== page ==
Essay Library

There are currently 100 essays in the Library – please come in and browse.

Use the ‘additional suggestions’ box to tell us if your favourite essay or author is missing, or comment boxes on each essay’s page to discuss the selection, including where you feel we should have selected another essay by the same author. We will expand the Essay Library in future, using suggestions and comments received. Example intro length, with link to more if needed.

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A Plea for Gas Lamps (1878, collected in Virginibus Puerisque, 1881)

by Robert Louis Stevenson

1878

A well-wrought ‘illumination’ on how our material environment determines culture, habits and happiness. Stevenson re-imagines the city before public lighting, each man...

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The Privileges [of 10th April 1840] (Fragment inédit de Stendhal, 1861, and reprinted in Memoirs of an Egoist, trans. Andrew Brown, 2003)

by Stendhal

1861

Written at 57, two years before his death, this is the novelist’s fantasy wish-list in the format of an international treaty. Article 1 demands a good death, but, by Art...

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The Spectator No.454 [on roving in London]

by Richard Steele

1712

After an opening declaration on the pleasures of detached, essayistic observation, or ‘spectating’, Steele describes coming from Richmond for a 24-hour ramble through central L...

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Notes on Camp (The Partisan Review, and collected in Against Interpretation)

by Susan Sontag

1964

Sontag modestly called this, her most influential essay, ‘jottings’ because it comprises numbered points, but it is certainly an essay in the experimental sense: testing what i...

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The Metropolis and Mental Life (Die Großstadt und das Geistesleben, 1903, and trans. Kurt H. Wolff in The Sociology of Georg Simmel, 1950)

by Georg Simmel

1903

This precursor of urban sociology analyses metropolitan life’s impact on the personality. Throughout history, Simmel sees people resisting ‘being leveled down and worn out by a...

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A Defence of Poetry (Written 1821, first published posthumously in Essays, Letters from Abroad, Translations and Fragments, ed. Mary Shelley, 1840)

by Percy Bysshe Shelley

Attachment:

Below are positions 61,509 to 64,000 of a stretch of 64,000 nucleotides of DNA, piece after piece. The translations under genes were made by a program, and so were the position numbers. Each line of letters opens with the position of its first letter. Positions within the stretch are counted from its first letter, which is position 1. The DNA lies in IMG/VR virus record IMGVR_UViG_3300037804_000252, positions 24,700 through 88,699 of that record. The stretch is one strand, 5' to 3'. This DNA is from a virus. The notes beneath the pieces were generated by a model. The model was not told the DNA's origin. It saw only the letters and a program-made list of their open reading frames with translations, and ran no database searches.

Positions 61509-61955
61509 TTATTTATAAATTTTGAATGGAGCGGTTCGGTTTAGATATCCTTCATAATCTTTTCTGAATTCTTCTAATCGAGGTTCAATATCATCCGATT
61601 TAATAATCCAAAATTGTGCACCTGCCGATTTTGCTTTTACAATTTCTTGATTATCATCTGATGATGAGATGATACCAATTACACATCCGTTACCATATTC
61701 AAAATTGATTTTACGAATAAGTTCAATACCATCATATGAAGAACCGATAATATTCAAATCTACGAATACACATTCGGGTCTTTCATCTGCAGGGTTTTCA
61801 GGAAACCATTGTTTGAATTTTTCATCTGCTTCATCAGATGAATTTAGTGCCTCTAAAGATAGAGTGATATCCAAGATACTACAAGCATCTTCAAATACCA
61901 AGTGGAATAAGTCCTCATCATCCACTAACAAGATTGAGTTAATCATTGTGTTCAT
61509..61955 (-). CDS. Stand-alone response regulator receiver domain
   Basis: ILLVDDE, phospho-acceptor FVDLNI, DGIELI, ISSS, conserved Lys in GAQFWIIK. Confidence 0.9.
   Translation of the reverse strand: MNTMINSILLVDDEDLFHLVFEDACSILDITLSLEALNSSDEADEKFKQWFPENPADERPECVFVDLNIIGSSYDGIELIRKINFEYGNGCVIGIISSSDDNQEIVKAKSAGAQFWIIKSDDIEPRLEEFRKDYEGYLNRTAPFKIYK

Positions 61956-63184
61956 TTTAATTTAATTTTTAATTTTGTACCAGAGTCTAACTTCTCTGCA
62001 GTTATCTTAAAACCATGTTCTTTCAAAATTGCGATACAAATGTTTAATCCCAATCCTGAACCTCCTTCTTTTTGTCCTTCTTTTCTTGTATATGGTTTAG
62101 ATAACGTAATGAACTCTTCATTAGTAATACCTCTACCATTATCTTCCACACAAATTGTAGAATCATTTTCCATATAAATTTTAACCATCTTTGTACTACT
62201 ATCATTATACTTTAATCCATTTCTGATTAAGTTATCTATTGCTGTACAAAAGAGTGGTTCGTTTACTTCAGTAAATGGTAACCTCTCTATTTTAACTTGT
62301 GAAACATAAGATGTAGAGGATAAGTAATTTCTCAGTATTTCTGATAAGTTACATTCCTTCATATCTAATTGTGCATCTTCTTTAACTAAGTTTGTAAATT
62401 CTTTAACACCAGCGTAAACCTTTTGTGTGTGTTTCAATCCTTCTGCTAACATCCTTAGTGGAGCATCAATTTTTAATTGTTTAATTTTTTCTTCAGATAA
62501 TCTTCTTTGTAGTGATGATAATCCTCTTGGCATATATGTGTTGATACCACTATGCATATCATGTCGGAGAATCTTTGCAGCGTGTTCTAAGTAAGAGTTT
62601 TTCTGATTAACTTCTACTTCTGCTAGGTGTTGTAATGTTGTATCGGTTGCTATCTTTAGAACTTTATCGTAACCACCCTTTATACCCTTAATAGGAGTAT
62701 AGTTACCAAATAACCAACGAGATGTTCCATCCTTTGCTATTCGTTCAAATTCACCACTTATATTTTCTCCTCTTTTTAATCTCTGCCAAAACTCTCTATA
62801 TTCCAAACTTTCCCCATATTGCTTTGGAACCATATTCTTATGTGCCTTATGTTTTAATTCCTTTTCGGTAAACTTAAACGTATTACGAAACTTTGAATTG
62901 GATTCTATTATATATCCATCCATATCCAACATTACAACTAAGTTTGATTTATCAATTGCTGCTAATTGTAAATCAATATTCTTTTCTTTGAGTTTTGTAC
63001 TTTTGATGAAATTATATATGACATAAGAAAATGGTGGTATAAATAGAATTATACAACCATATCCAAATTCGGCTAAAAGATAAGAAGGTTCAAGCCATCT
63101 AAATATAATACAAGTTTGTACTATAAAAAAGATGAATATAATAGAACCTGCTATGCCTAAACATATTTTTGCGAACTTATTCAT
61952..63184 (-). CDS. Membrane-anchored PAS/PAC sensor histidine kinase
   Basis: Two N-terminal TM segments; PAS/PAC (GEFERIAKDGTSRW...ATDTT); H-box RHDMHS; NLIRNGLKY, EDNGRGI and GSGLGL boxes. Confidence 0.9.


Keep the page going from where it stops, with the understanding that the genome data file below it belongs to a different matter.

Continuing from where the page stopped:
1821

Written in answer to his friend Thomas Love Peacock’s essay ‘The Four Ages of Poetry’ (1820), this begins as a treatise of ‘accurate philosophy’ but, aptly, evolves into ...

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On Clemency (De Clementia, 56AD, and reprinted with English translation and full scholarly paraphernalia in OUP edition, ed. Susanna Braund, 2009 )

by Lucius Annaeus Seneca - Seneca The Younger

56

Seneca’s profound understanding of the psychology of State terror makes this more than standard advice literature, going beyond ‘clemency’ strictly defined into a...

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Six to Eight Black Men (collected in Dress Your Family in Corduroy and Denim, 2004, and in Holidays on Ice, 1997 and 2008)

by David Sedaris

1997

America’s most popular living essayist, Sedaris begins this hilarious piece on cultural idiosyncrasies with the small-talk he makes in new places. One of his regular ope...

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On Thinking for Yourself (Parerga and Paralipomena: Kleine philosophische Schriften, 1851)

by Arthur Schopenhauer

1851

A sardonic essay in twelve short aphoristic sections, in which Schopenhauer emphasizes the differences between scholars and thinkers. Ultimately it is only our own ideas t...

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The Venetian Pariah (Le Séquestré de Venise, originally published in Les Temps Modernes, No.141, 1957, and reprinted in English in Situations, IV, trans. Benita Eisler, 1963)

by Jean-Paul Sartre

1957

De Beauvoir said this piece, at the aesthetic end of Sartre’s spectrum, was to be a book-length study of the Renaissance painter Tintoretto, foreshortened because Sartre disliked...

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The Man Who Mistook His Wife for a Hat (The London Review of Books, 1983, and collected in The Man Who Mistook His Wife for a Hat and Other Clinical Tales, 1985)

by Oliver Sacks

1983

A neurological case-study of ‘visual agnosia’, written in the accessible, urbane style that made the book a bestseller. The reader journeys through Dr Sacks’ bizarre examinat...

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The Storm Cloud of the Nineteenth Century (subtitled ‘Two Lectures delivered at the London Institution, February 4th and 11th, 1884’)

by John Ruskin

1884

The subject is literal: cloud phenomena Ruskin observed over the course of fifty years. This very peculiar essay begins by describing normal weather formations, then argues that th...

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